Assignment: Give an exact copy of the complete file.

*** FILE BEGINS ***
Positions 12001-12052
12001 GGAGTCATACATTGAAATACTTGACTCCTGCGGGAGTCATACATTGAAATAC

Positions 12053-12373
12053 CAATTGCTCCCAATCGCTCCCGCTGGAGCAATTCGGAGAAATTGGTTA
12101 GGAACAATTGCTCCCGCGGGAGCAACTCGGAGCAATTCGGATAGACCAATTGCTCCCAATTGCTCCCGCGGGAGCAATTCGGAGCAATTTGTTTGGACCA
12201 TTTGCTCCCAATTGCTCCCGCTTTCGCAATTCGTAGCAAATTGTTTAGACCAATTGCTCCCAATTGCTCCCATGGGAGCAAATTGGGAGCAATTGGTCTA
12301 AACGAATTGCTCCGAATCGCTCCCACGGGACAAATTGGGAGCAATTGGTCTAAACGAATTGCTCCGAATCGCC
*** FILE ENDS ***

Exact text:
Positions 12001-12052
12001 GGAGTCATACATTGAAATACTTGACTCCTGCGGGAGTCATACATTGAAATAC

Positions 12053-12373
12053 CAATTGCTCCCAATCGCTCCCGCTGGAGCAATTCGGAGAAATTGGTTA
12101 GGAACAATTGCTCCCGCGGGAGCAACTCGGAGCAATTCGGATAGACCAATTGCTCCCAATTGCTCCCGCGGGAGCAATTCGGAGCAATTTGTTTGGACCA
12201 TTTGCTCCCAATTGCTCCCGCTTTCGCAATTCGTAGCAAATTGTTTAGACCAATTGCTCCCAATTGCTCCCATGGGAGCAAATTGGGAGCAATTGGTCTA
12301 AACGAATTGCTCCGAATCGCTCCCACGGGACAAATTGGGAGCAATTGGTCTAAACGAATTGCTCCGAATCGCC